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The United Church of Gainesville Broken Hearts Club Band:
Reflections on
The Tumbler and the Princess
Larry Reimer
February 13, 2000

"The Tumbler and the Princess"
James Carroll

Once, when life was simpler, and people were too, there lived a tumbler who was by far the most skilled and agile acrobat in all the realm. Why, this tumbler had even been summoned to court once to perform before the queen.

All the people, including her highness, were awed by the tumbler – by his great daring, by his great strength, and by the great swiftness of his tricks. He was indeed an excellent tumbler and, by and by, the entire realm admired him and regarded him very well. Which was a pleasant turn of events for the tumbler at first, but eventually was a very bad one.

It happened, you see, that there was an ill-tempered seer in the realm. She did not like anyone, but she liked least of all those people for whom the kingdom as a whole had high regard. It may be that the ill-tempered seer felt this way because she herself was so little honored.

She had in fact been disgraced since her youth, when, as the royal seer, she had displeased the Queen with what she saw. She had been abruptly dismissed from the court and had been seeking revenge ever since, revenge against the Queen and revenge against anyone the Queen honored.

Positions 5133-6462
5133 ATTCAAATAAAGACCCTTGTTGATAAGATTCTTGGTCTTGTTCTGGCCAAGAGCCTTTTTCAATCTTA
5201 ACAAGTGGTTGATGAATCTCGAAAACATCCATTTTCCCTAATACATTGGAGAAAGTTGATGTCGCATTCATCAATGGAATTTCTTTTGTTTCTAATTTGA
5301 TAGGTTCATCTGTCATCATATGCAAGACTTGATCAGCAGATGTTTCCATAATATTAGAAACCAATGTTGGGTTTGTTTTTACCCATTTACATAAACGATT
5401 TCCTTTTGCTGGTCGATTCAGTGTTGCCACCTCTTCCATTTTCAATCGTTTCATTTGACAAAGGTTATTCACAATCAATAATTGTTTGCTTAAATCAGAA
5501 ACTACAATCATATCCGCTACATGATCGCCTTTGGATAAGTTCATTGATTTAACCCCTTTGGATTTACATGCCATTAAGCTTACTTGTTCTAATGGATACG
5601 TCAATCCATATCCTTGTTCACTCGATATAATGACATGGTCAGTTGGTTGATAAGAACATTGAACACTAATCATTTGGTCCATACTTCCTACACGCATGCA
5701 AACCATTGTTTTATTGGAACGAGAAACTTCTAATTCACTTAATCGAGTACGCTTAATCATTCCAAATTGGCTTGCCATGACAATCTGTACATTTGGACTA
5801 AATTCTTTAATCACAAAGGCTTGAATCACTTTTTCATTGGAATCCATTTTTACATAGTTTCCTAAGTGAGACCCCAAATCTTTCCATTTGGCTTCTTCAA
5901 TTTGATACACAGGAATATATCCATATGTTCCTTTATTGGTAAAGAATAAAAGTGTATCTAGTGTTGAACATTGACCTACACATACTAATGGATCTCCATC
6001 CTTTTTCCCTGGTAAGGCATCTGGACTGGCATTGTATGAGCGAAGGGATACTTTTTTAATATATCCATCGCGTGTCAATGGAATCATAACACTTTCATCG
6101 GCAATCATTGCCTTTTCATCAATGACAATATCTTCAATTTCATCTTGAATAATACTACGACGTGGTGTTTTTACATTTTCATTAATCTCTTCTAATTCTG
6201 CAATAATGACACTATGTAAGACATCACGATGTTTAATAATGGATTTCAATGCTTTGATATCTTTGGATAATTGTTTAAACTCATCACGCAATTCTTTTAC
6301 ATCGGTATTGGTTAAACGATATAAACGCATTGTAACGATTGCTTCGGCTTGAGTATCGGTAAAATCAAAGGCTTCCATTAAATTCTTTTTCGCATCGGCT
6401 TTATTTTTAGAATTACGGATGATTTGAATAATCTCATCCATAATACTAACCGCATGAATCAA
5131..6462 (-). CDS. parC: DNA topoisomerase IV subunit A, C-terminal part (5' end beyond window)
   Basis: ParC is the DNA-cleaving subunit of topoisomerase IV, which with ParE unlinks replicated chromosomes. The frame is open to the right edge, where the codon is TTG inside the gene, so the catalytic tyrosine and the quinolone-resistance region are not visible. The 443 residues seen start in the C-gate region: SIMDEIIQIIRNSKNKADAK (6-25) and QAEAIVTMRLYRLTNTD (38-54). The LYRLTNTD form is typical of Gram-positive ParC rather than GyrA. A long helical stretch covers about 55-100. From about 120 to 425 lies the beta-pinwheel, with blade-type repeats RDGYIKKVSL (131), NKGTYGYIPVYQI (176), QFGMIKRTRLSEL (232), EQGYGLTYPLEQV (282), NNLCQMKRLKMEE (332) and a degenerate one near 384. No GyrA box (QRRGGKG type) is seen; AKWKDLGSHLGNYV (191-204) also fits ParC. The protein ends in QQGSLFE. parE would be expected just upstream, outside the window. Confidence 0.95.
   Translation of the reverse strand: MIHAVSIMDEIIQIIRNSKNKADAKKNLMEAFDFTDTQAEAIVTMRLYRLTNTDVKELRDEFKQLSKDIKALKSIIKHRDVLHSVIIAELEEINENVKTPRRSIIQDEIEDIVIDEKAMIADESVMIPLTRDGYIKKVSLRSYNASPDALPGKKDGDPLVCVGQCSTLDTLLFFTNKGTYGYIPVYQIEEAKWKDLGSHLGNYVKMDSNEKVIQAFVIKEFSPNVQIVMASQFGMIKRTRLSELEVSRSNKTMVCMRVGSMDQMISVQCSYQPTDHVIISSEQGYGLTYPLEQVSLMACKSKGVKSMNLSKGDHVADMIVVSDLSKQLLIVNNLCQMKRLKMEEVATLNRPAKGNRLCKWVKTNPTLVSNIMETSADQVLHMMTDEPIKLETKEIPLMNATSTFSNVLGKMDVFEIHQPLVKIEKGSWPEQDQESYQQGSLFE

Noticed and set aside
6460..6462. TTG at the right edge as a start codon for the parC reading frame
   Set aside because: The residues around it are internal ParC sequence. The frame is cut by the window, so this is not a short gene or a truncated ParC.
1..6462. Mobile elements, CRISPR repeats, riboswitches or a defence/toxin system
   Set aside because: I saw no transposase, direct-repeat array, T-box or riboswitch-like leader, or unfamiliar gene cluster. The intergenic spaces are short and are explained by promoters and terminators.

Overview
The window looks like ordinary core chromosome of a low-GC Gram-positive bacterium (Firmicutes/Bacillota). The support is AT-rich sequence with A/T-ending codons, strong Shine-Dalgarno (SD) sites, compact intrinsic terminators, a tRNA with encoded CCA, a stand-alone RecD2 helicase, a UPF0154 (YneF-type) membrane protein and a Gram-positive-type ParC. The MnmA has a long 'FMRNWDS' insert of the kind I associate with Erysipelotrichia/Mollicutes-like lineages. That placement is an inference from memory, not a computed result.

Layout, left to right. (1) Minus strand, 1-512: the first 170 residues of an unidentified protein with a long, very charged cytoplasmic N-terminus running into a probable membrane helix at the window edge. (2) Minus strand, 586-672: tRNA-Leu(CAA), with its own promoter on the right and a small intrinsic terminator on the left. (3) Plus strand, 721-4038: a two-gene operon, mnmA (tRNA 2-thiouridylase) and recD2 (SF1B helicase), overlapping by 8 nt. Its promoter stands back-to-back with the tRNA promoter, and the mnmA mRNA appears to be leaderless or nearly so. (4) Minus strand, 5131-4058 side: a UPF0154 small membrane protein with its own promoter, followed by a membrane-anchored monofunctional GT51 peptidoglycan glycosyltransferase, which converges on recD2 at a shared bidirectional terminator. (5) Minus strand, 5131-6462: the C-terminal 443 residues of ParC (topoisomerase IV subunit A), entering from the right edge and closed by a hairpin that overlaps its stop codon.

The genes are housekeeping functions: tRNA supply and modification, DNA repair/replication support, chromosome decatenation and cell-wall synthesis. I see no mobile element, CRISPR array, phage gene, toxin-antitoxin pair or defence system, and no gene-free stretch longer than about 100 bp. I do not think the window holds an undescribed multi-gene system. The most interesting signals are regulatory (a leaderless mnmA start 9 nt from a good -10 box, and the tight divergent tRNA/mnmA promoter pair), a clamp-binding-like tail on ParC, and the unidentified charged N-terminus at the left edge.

So it was that when the tumbler was acclaimed by the people and received with graciousness by the Queen, the ill-tempered seer took notice. She decided to pay a night visit to the tumbler.

Now the seer was not a violent sort. She would take no pleasure in hitting anyone, but she took great pleasure in seeing because she was indeed a seer.

So it was that, late one night when the tumbler was sleeping, the ill-tempered seer looked through the window of the tumbler’s house and through the window of his sleeping eyes. The seer took great delight in what she saw, wanting as she did revenge. The seer, in looking hard at the tumbler, saw clear through to his heart. And she saw that the tumbler’s heart was seriously cracked. There were clear, deep faults running through the middle of his inmost self. The tumbler’s heart was as fragile as china lace – and it was nearly about to break.